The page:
Physical or “social distancing” in vehicles – refers to the requirement that people distance themselves from others.
Regardless of which region you live in the current health advice remains the same – everyone must keep at least 1.5 metres apart from others (outside of their family unit) where possible and that advice extends into the mobile workplace as well.
The below advice was provided by Safework Australia and by AfMA’s State Chapter Committees. It’s designed to help you manage the cleanliness of your fleet and ensure physical distancing laws are kept in place.
My workers need to travel in a vehicle (other than a public transport vehicle) together for work purposes. How do they practice physical distancing?
You must reduce the number of workers travelling together in a vehicle for work purposes. You should ensure that only two people are in a 5 seat vehicle – the driver and a worker behind the front passenger seat. Only one worker should be in a single cab vehicle. These measures may mean:
- more of your vehicles are on the road at one time
- more workers are driving and for longer periods than usual (if driving by themselves).
Because of this, you should review your procedures and policies for vehicle maintenance and driver safety to ensure they are effective and address all possible WHS risks that arise when workers drive for work purposes.
Tips for ride-sharing
Avoid physical contact with the driver such as shaking hands, and if you have to sneeze or cough do it into a tissue or into your arm behind the elbow and away from anyone else.
Sit in the back seat for better separation from the driver – for their protection as well as yours. Services that use an app for payment are good as it requires no physical interaction between driver and passenger.
“Given the impact of COVID-19 in different states, locations and work settings it is prudent to ensure masks are worn when any vehicle is being shared by people not from the same household,” AfMA’s Executive Director Mace Hartley says.
Should we approach longer trips differently?
If workers are required to travel together for work purposes and the trip is longer than 15 minutes, air conditioning must be set to external airflow rather than to recirculation or windows should be opened for the duration of the trip. You must also clean vehicles more frequently, no matter the length of the trip, but at least following each use by workers.
UPDATE: Physical distancing varies depending on various state and territory laws. Here is what the specifications area for your state.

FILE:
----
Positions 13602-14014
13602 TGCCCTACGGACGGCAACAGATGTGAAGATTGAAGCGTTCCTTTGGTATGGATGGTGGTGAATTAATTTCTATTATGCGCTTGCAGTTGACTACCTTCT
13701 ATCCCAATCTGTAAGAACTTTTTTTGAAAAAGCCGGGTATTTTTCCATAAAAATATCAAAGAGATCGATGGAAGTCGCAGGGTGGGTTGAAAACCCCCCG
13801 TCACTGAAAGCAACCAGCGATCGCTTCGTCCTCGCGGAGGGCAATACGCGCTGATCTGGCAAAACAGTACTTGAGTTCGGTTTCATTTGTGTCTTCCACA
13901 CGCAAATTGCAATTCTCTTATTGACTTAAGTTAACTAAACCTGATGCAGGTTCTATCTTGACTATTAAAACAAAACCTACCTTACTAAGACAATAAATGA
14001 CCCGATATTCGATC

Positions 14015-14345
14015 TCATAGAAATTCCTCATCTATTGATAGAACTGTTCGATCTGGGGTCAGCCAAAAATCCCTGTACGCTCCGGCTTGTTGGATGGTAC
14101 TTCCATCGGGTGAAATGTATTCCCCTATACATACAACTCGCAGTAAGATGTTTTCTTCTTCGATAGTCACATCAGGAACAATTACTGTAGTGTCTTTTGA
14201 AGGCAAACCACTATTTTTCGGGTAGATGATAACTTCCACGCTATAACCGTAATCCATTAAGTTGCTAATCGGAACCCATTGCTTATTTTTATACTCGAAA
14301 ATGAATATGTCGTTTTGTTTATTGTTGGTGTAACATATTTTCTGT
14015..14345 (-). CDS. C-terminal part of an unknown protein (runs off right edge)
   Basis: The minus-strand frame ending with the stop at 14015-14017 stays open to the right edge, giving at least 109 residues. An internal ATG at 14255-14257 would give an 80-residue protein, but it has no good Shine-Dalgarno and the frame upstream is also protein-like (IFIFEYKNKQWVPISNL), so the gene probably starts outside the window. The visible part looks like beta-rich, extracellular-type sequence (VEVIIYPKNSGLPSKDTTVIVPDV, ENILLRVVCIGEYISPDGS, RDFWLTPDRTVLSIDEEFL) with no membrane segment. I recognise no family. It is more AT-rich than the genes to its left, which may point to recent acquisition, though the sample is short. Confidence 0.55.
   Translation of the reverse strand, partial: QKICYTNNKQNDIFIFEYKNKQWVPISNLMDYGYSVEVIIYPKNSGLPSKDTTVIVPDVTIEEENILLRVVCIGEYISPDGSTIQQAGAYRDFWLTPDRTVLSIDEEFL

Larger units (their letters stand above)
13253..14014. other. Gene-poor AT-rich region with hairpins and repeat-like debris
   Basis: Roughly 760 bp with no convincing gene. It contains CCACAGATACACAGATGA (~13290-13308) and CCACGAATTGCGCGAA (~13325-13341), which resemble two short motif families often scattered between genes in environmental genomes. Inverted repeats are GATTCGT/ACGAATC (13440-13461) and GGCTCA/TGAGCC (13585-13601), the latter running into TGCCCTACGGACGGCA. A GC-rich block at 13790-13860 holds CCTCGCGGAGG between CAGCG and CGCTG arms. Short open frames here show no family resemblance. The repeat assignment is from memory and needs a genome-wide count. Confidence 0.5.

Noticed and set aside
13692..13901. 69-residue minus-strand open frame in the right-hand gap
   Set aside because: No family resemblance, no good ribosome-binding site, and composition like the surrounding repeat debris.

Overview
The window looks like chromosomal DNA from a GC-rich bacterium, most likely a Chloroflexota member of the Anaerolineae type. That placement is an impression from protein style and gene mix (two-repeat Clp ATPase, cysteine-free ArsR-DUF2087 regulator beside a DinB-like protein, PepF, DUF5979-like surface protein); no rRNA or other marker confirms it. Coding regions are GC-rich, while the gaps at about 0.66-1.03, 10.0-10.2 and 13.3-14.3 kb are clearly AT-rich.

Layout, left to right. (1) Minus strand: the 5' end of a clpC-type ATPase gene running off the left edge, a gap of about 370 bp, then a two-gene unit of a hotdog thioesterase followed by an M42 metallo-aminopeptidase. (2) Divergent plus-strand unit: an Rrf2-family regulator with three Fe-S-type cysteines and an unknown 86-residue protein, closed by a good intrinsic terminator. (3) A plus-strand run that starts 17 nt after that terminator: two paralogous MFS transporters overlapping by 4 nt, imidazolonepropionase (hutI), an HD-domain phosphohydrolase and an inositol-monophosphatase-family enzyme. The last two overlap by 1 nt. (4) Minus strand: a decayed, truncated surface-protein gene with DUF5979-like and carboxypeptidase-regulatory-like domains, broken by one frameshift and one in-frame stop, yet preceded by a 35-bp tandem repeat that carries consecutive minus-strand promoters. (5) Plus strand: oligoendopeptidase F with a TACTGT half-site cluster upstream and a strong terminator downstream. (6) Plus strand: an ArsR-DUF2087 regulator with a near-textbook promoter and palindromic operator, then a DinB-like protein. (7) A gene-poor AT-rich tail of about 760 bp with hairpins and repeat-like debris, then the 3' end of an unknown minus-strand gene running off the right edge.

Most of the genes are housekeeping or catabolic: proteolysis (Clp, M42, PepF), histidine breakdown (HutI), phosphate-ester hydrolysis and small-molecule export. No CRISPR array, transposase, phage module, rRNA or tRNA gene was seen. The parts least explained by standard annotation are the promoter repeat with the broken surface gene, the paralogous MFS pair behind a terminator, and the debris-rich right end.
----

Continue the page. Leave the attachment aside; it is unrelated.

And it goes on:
Alongside general social distancing facemasks are mandatory when sharing a vehicle with another person outside of your household (ie – all work employees). When catching an Uber, taxi or ride-share service wear a mask and sit in the rear passenger seats rather than the front. When you are travelling in a vehicle by yourself or with other members of your household you don’t need to wear a facemask. Bear in mind that given the strict restrictions in this state, many businesses are now closed so it’s possible your fleets might be grounded entirely within the Victorian region.
Click here for more information about Victoria’s workplace restrictions and advice.
All other states:
Practise general physical distancing at all times. When catching an Uber, taxi or ride-share service wear a mask consider sitting in the rear passenger seats rather than the front.
Please read the following state-based advice for workplaces and click on the links for further information:
New South Wales: “Under WHS law, all employers or businesses are required to manage the risk of COVID-19 to workers and others in the work environment.”
Queensland: “Put in place a plan to respond to COVID-19 and to any directives issued by Queensland Health—this should include infection prevention and control policies and procedures, safe systems of work, how workers and their HSRs will be consulted, and how you will monitor and update your plan as public health information changes.”
Tasmania: “The Department of Health has produced an information sheet and checklist for pool vehicle/fleet managers and for drivers. Copies of these documents should be made available to each driver when they collect the car keys.”
South Australia: “PCBUs need to keep up to date with the latest COVID-19 information and advice to ensure that they maintain a healthy and safe workplace. sa.gov.au is the central source of information for all South Australians and will keep you informed with local and reliable COVID-19 information.”
Western Australia: “The following information has been developed to assist employers and employees meet their safety and health obligations.”
Australian Capital Territory: “We are Canberrans like you, working hard to deliver services in new ways during COVID-19. Transaction processing and service delivery may take longer at this time. Your kindness, patience and support are appreciated.”
Northern Territory: “Coronavirus.nt.gov.au is the centralised website for information on the Northern Territory Governments response to Coronavirus (COVID-19).”
This is a general guide only and you agree not to hold AfMA liable for any damages due to using the information contained within.
For details on Cleaning and sanitising guidelines (COVID-19), click here